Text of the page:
Originally published June 9, 2015

The field of knowledge management (KM) is now about 20 years old. As Patrick Lambe previously pointed out, knowledge management existed before 1995, but the term KM was not widely used.

I have been active in this field for most of that time, and I am often asked how to develop expertise in it. As with most fields, there are no shortcuts to becoming an expert. You have to read, write, listen, attend training and events, and interact with others in the field. But mostly, you need to practice the profession by actually doing the work of knowledge management.

On May 13, 2011, I presented at APQC’s annual KM conference on Building KM Expertise.

Here are 10 ways to build expertise in KM.

1. Assess yourself against the list of 100 KM Specialties

  • If you were asked to meet with a client as an expert in the specialty
  1. would you be comfortable doing so?
  2. would the client be pleased following the meeting?
  • Choose one or more specialties in which
  1. you are an expert, or
  2. you would like to become an expert
  • Focus your development on those specialties

2. Read books, blogs, periodicals, and sites

  • Read books — start with these dozen, then choose ones that match your chosen specialties:
  1. The Future of Knowledge: Increasing Prosperity through Value Networks by Verna Allee
  2. Learning to Fly: Practical Knowledge Management from Leading and Learning Organizations by Chris Collison & Geoff Parcell
  3. Working Knowledge: How Organizations Manage What They Know by Thomas Davenport and Laurence Prusak
  4. Squirrel Inc.: A Fable of Leadership through Storytelling by Stephen Denning
  5. Common Knowledge: How Companies Thrive by Sharing What They Know by Nancy M. Dixon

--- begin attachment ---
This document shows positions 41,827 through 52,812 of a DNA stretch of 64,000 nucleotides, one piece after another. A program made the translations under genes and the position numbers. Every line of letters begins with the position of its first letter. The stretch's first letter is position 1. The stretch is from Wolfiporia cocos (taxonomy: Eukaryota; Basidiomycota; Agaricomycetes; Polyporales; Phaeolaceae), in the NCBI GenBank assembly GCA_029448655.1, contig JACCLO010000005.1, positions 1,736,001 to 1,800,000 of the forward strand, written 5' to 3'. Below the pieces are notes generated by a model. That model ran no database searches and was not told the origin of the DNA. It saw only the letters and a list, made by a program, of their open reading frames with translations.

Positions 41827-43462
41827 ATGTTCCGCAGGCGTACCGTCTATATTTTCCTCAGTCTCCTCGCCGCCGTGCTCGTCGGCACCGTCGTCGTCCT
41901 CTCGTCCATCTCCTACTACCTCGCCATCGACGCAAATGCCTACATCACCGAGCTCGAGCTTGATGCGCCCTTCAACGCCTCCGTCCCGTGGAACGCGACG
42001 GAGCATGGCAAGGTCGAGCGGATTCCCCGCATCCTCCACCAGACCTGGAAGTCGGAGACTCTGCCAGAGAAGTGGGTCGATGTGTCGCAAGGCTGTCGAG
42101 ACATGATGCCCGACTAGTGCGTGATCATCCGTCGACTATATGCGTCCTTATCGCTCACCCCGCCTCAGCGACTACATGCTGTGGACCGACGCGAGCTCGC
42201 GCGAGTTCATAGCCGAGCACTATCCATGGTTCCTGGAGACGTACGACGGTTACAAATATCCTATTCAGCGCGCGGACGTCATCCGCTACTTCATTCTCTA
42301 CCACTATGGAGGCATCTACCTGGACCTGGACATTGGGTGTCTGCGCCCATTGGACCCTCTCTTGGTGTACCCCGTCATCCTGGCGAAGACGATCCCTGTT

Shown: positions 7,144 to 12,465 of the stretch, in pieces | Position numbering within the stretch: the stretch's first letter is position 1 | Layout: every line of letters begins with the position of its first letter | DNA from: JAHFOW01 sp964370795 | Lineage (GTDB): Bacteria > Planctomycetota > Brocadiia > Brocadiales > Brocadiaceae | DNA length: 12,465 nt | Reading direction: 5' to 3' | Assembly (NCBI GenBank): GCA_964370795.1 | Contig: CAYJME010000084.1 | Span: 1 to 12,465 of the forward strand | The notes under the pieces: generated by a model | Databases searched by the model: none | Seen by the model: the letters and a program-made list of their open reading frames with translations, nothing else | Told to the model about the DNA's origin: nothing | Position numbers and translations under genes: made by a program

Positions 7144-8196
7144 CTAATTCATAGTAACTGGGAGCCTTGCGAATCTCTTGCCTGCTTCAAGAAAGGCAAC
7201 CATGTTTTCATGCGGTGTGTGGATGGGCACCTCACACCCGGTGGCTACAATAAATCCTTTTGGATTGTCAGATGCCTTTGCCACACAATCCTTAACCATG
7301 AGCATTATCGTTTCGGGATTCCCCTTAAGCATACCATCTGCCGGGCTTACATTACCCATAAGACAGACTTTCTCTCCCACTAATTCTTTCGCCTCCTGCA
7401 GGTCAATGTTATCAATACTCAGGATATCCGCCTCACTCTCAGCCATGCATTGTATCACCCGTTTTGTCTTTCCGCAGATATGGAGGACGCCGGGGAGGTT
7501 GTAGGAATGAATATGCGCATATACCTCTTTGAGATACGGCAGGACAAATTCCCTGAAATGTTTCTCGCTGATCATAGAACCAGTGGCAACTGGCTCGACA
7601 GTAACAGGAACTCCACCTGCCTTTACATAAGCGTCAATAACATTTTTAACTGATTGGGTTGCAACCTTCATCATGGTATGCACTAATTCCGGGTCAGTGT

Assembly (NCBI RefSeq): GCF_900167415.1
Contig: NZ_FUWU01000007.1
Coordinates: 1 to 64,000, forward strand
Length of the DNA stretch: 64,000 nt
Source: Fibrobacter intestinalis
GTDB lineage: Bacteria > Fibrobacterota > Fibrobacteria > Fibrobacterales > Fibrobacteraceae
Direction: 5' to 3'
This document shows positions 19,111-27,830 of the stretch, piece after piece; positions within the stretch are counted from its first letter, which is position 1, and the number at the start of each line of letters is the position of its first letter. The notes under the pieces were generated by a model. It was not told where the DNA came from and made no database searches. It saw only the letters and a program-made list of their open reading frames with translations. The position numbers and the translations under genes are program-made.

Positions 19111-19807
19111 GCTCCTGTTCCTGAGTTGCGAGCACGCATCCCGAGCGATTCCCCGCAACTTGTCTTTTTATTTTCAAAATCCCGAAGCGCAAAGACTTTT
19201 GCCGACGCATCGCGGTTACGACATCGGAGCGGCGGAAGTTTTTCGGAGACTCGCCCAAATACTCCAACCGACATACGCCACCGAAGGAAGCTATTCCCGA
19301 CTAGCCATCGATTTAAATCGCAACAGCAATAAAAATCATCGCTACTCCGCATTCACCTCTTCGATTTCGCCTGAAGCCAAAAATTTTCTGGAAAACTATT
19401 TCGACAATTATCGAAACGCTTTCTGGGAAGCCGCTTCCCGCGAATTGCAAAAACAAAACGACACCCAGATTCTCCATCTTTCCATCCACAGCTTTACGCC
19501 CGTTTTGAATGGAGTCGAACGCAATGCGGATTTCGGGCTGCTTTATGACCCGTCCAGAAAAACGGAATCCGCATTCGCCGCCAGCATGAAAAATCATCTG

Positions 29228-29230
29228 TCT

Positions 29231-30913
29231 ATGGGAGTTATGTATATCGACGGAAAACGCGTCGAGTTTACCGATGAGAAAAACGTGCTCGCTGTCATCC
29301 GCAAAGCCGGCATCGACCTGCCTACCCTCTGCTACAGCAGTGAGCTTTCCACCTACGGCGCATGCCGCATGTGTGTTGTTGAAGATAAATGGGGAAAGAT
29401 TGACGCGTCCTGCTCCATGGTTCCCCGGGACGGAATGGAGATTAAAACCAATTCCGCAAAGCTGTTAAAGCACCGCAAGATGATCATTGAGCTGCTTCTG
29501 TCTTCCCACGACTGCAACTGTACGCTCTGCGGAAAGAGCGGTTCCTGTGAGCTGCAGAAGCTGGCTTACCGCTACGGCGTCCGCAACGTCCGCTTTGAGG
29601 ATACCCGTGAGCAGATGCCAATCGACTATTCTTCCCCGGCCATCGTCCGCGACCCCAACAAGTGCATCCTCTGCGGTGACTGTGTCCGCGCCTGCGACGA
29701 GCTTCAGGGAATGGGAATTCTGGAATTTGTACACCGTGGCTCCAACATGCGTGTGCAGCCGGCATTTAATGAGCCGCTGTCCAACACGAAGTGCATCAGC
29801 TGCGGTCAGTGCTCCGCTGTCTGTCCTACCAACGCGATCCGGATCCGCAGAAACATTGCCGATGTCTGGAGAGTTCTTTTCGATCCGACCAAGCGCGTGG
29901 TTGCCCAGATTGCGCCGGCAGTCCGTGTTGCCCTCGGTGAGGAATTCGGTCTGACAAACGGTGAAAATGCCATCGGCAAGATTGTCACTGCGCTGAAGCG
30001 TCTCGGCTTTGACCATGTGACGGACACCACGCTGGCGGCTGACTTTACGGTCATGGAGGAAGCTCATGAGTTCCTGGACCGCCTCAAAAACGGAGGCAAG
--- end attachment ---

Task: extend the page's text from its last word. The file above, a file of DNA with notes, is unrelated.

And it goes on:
6. Implementing a Successful KM Programme by Stan Garfield
  7. Organising Knowledge: Taxonomies, Knowledge and Organisational Effectiveness by Patrick Lambe
  8. If Only We Knew What We Know: The Transfer of Internal Knowledge and Best Practice by Carla O’Dell & C Jackson Grayson
  9. The Complete Idiot’s Guide to Knowledge Management by Melissie Rumizen
  10. Knowing Knowledge by George Siemens
  11. The Wealth of Knowledge: Intellectual Capital and the Twenty-first Century Organization by Thomas A. Stewart
  12. Cultivating Communities of Practice: A Guide to Managing Knowledge by Etienne Wenger, Richard McDermott, & William M. Snyder

3. Join, participate in, and help lead communities — start with the SIKM Leaders Community

  • Subscribe: Get email or RSS and regularly read the threaded discussion board
  • Post: Start a new thread or reply in the threaded discussion board
  • Attend: Participate in community events
  • Contribute: Submit content to the community newsletter, blog, wiki, or site
  • Engage: Ask or answer a question, make a comment, give a presentation, and help lead

4. Attend conferences — start with these two:

5. Tweet, retweet, and follow tweets

  1. Schedules: TweetReports and Twubs
  2. Tools: Tchat and Twubs
  1. #MM Meeting Monday: Link to upcoming conferences and events for the week
  2. #TT Trackback Tuesday: Link to blog posts
  3. #WW Website Wednesday: Link to sites
  4. #TiTh Title Thursday: Link to books
  5. #FF Follow Friday: Recommend other tweeters to follow

6. Present, speak, lead discussions, and deliver training

  • Present at
  1. internal meetings
  2. con calls
  3. community meetings
  4. conferences
  5. client meetings
  • Ask an established expert to allow you to co-present
  • Offer to help facilitate a panel discussion
  • Develop and conduct training

7. Post, write, and publish

  1. test your ideas
  2. solicit comments
  3. refine your thinking about a topic

8. Attend training

  • Online
  • At a university
  • Before or after a conference
  • From a specialized vendor

9. Learn by doing

10. Find a mentor

  • Ask someone you respect for a short initial conversation, to be followed by recurring ones if the first one goes well
  • Post in a community discussion board to request one
  • Write to a book author
  • Comment to a blogger
  • Reply to a tweeter
  • Talk to a presenter at a conference
  • Visit the site of a thought leader and send an email message
  • If the author, blogger, tweeter, presenter, or thought leader is unable to act as a mentor, ask them to refer someone else


This summary of recommendations and this list of 100 resources may be helpful. What do you recommend?